VAN ZANDT: Well, Joe, the first logical step, I think, is, we need some type of national database where anyone can go and find a name and background information and address of a sexual predator, either by searching your community, your street, your neighborhood, whatever it is. 

We don‘t need to go to separate databases.  You and I have talked.  And we have got a Web site,, where people can go and they can search every known state and local database, but they have to do it one at a time still.  You can‘t do it at one time.  We need to get information out there, Joe.  People have to be able to search and find these people, and children need to know that they don‘t have to be offended against, whether it‘s somebody in their family or an unknown predator.

So, it‘s going to be education and it‘s going to be getting the federal government behind something like this. 

SCARBOROUGH:  And that certainly is.  That‘s our top goal, is getting that database nationwide, so every American can find out if there is a convicted sex offender in their neighborhood. 

Andy, the question to you is, you are on the ground.  You are fighting this locally in Houston day in and day out.  What do you need to make your job easier? 

ANDY KAHN, HOUSTON MAYOR‘S OFFICE:  Well, one thing that‘s really remarkable is the onus of reporting and changing their addresses falls upon convicted sex offender predators.  Nowhere else do you ever find where the responsibility for alerting law enforcement and others relies on the offender itself.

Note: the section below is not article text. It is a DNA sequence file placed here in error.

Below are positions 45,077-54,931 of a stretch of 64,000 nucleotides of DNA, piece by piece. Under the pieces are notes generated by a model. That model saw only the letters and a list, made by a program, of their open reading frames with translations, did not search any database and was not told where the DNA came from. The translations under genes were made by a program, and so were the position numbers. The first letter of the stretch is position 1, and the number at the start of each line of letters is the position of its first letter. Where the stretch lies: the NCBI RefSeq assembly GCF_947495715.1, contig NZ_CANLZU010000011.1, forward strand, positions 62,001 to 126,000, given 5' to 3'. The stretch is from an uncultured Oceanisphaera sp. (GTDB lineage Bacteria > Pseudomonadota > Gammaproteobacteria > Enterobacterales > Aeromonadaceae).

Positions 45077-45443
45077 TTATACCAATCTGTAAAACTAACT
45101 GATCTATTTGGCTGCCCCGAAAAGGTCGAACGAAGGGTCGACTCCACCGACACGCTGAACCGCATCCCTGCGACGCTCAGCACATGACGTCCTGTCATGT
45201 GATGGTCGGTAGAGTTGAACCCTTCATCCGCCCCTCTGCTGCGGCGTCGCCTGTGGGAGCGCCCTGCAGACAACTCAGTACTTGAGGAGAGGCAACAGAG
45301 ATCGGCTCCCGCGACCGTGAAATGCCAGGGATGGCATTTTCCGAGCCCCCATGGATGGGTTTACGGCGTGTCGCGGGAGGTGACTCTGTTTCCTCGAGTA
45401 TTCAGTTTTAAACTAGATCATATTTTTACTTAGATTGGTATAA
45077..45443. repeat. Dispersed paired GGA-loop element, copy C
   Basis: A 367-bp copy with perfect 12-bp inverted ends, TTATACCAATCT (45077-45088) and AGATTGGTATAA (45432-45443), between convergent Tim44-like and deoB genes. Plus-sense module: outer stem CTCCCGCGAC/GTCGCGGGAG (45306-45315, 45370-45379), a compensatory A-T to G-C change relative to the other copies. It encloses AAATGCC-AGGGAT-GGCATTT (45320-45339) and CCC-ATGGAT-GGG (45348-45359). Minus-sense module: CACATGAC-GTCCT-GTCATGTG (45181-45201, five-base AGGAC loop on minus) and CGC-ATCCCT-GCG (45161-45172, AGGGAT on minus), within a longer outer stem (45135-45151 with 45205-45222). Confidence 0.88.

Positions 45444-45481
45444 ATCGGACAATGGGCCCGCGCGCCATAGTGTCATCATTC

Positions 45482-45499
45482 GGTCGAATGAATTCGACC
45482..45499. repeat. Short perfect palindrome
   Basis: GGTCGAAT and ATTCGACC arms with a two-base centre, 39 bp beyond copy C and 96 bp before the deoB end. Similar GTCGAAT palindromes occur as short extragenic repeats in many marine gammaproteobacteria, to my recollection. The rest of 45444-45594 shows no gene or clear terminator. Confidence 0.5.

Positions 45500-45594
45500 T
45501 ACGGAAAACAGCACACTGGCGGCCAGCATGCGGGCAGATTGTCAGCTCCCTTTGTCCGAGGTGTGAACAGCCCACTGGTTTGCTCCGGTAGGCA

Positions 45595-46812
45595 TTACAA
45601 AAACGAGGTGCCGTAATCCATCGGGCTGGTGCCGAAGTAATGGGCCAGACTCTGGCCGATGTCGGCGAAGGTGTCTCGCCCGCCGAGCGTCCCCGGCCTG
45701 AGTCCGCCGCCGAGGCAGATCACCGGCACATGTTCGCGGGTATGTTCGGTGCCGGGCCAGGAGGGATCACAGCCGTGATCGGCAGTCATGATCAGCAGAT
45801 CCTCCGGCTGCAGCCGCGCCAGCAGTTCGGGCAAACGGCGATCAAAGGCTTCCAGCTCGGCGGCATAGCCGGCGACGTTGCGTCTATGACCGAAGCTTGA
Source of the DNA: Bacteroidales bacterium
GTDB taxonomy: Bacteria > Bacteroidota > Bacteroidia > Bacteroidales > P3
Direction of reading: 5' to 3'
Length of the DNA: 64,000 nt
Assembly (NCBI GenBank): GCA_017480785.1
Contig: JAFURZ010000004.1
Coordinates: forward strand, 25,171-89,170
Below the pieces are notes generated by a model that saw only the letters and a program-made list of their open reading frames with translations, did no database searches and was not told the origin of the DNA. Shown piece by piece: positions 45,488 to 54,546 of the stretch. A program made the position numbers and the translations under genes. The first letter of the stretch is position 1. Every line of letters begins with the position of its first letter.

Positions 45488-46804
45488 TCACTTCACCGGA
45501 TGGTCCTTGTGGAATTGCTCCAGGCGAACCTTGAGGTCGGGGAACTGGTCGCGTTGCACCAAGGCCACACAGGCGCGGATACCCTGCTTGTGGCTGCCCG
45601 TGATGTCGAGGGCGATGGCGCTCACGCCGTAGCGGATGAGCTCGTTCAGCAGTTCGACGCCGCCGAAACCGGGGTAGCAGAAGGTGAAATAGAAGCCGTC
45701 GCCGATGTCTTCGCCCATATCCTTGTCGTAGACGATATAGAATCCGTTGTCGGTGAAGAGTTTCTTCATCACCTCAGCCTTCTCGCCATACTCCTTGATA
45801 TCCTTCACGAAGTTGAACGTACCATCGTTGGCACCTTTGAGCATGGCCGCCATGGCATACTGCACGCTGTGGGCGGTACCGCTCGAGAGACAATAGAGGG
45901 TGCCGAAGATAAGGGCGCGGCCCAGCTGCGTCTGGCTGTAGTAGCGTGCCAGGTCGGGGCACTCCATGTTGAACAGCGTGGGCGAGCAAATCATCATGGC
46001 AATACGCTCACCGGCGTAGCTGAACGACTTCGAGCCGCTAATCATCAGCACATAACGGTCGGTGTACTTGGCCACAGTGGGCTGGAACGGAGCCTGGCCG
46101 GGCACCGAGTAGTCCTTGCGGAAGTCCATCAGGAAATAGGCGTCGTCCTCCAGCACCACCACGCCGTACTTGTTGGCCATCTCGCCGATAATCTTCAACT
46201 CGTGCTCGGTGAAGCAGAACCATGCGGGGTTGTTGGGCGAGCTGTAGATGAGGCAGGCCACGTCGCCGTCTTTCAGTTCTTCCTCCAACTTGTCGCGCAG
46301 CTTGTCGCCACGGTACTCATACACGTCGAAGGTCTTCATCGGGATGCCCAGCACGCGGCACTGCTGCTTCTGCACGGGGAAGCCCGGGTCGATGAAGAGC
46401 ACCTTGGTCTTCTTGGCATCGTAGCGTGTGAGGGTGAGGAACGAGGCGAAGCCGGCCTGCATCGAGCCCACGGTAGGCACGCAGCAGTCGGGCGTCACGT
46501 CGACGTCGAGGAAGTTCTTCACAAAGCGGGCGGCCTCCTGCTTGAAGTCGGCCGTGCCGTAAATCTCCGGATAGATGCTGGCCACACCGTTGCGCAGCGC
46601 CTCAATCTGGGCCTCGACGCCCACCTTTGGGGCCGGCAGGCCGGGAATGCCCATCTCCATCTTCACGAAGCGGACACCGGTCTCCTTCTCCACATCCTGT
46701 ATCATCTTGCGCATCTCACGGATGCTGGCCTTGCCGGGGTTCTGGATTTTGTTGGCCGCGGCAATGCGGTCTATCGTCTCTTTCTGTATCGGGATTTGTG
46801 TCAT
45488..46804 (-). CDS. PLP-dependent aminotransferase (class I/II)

When we rely on convicted sex offenders and molesters to be truthful, we are only asking for trouble.  When you realize, Joe, that 25 percent of the sex offenders in this country have failed to meet their requirements for registering, they fail to meet the requirements for parole and probation, you have over 131,000 sex offenders nationally who are either missing or are wanted.

SCARBOROUGH: That is that just outrageous, Andy. 

KAHN:  It is incredulous. 

SCARBOROUGH: So, what do you do?  You slap the ankle bracelet on them?

KAHN:  If you are serving your sentence in a community, and you have violated your conditions, we need to have zero tolerance, and we need to do what you started doing tonight.  And that is publicizing fugitive sex offenders as soon as we find out they are missing.
I mean, think about it. 

In Florida, the last two cases, particularly John Couey, he was a wanted fugitive sex offender.  Imagine what might have happened if we found out earlier that he was wanted, we publicized it, somebody saw him and we got him.  

Scarborough Country airs weeknights, 10 p.m. ET.  E-mail Joe at